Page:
FRONT PAGE AMPYRA AUBAGIO AVONEX BETASERON COPAXONE EXTAVIA
Stan's Angels MS News Channel on YouTube GILENYA NOVANTRONE REBIF RITUXAN TECFIDERA TYSABRI
 Daily News for Neuros, Nurses & Savvy MSers: 208,152 Viewers, 8,368 Stories & Studies
Click Here For My Videos, Advice, Tips, Studies and Trials.
Timothy L. Vollmer, MD
Department of Neurology
University of Colorado Health Sciences Center Professor

Co-Director of the RMMSC at Anschutz Medical Center

Medical Director-Rocky Mountain MS Center
Click here to read my columns
Brian R. Apatoff, MD, PhD
Multiple Sclerosis Institute
Center for Neurological Disorders

Associate Professor Neurology and Neuroscience,

Weill Medical College of Cornell University

Clinical Attending in Neurology,
New York-Presbyterian Hospital
CLICK ON THE RED BUTTON BELOW
You'll get FREE Breaking News Alerts on new MS treatments as they are approved
MS NEWS ARCHIVES: by week

HERE'S A FEW OF OUR 6000+ Facebook & MySpace FRIENDS
Timothy L. Vollmer M.D.
Department of Neurology
University of Colorado Health Sciences Center
Co-Director of the RMMSC at Anschutz Medical Center
and
Medical Director-Rocky Mountain MS Center


Click to view 1280 MS Walk photos!

"MS Can Not
Rob You of Joy"
"I'm an M.D....my Mom has MS and we have a message for everyone."
- Jennifer Hartmark-Hill MD
Beverly Dean

"I've had MS for 2 years...this is the most important advice you'll ever hear."
"This is how I give myself a painless injection."
Heather Johnson

"A helpful tip for newly diagnosed MS patients."
"Important advice on choosing MS medication "
Joyce Moore


This page is powered by Blogger. Isn't yours?

Friday

 

Research About Why Interferon Can Fail is Welcome


























I have made no secret of my distrust of the side effects from many of the disease-modifying therapies (DMTs) that are used mainly in the fight against relapsing MS. The fact that the most serious, albeit rare, side effects listed by the manufacturers of some drugs, include “death” is more than a little off-putting.

And, as if that is not bad enough, some drugs just don’t work with a large proportion of people with MS. Indeed, interferon-beta is said not to work for as many as half those who are treated with it.

The good news, though, is that researchers at Duke University in North Carolina, working with mice, seem to have discovered the reason.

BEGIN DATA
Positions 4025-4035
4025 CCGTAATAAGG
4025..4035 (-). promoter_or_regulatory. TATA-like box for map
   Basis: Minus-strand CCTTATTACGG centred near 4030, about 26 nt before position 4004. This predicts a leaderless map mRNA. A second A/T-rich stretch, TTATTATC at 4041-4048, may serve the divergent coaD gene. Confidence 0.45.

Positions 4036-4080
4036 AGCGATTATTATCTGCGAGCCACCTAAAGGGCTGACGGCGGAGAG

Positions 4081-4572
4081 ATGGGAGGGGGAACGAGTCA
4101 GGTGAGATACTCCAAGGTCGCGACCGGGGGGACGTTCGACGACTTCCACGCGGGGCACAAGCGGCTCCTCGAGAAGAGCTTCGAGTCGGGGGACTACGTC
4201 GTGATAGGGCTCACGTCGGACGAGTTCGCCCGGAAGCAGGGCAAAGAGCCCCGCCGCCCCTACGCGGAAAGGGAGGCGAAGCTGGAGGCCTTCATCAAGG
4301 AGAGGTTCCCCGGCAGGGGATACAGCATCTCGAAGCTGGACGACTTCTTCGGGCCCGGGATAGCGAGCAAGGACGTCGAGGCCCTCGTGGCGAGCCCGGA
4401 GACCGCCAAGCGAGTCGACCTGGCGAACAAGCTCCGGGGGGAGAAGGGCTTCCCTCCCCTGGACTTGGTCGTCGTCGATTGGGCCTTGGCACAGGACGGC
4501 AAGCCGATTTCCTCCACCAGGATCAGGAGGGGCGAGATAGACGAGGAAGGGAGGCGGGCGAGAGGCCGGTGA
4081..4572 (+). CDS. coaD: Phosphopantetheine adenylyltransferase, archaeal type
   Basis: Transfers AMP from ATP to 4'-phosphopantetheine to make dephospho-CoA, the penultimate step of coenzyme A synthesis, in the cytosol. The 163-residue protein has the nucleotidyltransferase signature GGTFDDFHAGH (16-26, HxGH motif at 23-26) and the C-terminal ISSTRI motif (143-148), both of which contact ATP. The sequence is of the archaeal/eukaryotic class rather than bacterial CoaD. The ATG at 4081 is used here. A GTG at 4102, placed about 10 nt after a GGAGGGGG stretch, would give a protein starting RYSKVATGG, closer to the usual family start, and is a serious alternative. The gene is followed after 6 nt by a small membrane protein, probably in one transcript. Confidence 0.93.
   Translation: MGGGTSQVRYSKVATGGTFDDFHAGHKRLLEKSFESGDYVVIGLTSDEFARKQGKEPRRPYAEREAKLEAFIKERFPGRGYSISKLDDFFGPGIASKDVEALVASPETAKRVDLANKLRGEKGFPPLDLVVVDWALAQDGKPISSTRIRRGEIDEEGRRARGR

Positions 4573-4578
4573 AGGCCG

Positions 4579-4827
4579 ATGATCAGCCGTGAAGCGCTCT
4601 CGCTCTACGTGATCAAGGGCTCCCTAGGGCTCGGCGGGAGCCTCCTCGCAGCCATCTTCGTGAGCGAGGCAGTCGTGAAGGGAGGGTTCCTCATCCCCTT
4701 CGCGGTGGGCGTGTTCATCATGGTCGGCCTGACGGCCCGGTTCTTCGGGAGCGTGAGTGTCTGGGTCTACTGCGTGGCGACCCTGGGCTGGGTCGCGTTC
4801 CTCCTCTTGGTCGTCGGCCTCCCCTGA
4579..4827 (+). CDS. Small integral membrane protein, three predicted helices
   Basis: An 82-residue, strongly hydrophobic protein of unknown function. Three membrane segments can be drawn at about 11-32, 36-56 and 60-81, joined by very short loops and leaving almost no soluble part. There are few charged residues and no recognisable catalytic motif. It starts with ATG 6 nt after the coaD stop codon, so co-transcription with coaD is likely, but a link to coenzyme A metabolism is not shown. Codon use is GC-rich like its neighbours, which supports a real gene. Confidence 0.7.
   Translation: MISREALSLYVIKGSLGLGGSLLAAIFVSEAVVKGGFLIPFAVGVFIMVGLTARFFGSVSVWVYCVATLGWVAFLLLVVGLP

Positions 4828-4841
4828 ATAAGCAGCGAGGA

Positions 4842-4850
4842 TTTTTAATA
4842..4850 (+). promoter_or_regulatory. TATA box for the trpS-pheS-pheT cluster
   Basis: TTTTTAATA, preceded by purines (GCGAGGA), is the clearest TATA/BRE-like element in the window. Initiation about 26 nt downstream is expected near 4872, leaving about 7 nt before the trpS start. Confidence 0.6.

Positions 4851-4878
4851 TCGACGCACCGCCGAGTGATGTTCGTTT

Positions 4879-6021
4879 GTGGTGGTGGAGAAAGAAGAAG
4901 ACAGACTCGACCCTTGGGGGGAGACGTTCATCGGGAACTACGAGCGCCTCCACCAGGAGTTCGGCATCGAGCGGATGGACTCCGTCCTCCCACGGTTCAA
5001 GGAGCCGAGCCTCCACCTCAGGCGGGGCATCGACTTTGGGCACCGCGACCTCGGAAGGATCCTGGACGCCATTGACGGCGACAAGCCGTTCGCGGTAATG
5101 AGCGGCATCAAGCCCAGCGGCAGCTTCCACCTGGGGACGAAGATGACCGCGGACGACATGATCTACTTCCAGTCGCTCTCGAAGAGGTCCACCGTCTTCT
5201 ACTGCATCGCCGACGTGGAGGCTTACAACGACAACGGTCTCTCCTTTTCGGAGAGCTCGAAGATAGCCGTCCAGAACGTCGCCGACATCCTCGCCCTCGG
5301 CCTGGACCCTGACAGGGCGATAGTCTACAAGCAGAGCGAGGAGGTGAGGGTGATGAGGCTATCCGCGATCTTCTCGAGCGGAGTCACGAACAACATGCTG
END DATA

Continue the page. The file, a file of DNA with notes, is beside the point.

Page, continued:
Their study, “Mapping the Biology of Drug-Resistant Multiple Sclerosis,” has revealed biological mechanisms that can lead to a form of MS that doesn’t respond to the drug. What’s more, they have identified a new drug that might help MS patients for whom interferon-beta treatment fails.

I am not going into scientific details in this column; those who wish to do so can follow the link above. But it is good to see some progress is being made in this area.

Duke University associate professor of immunology Mari Shinohara, PhD, was a senior author of the study. She said: “The study shows a really clear molecular mechanism that may explain why some people do not respond to interferon-beta treatment. We’ve found what makes a difference in the response.

We found that, depending on which type of disease the mice had, we could choose the appropriate treatment,” she said.

Professor of medicine and molecular genetics and microbiology, at Duke, and a coauthor of the paper Simon Gregory, PhD, said: “We identified individuals who were not responsive to the interferon-beta treatment, and looked at their CXCR2 and LTBR relative gene expression levels.” They were found to be producing more of the receptors.

Researchers voiced concern about MS patients currently being failed by one of the several interferon-beta-branded drugs available.

Shinohara said: “Now these patients have to go through all the pain, inconvenience, and cost of interferon-beta treatment, only to be told that it doesn’t work for them. It’s a big problem, and it would be really nice if we could tell upfront which treatment works,” she said.

Story Source: The above story is based on materials provided by MULTIPLESCLEROSISNEWSTODAY
Note: Materials may be edited for content and length


Go to Newer News Go to Older News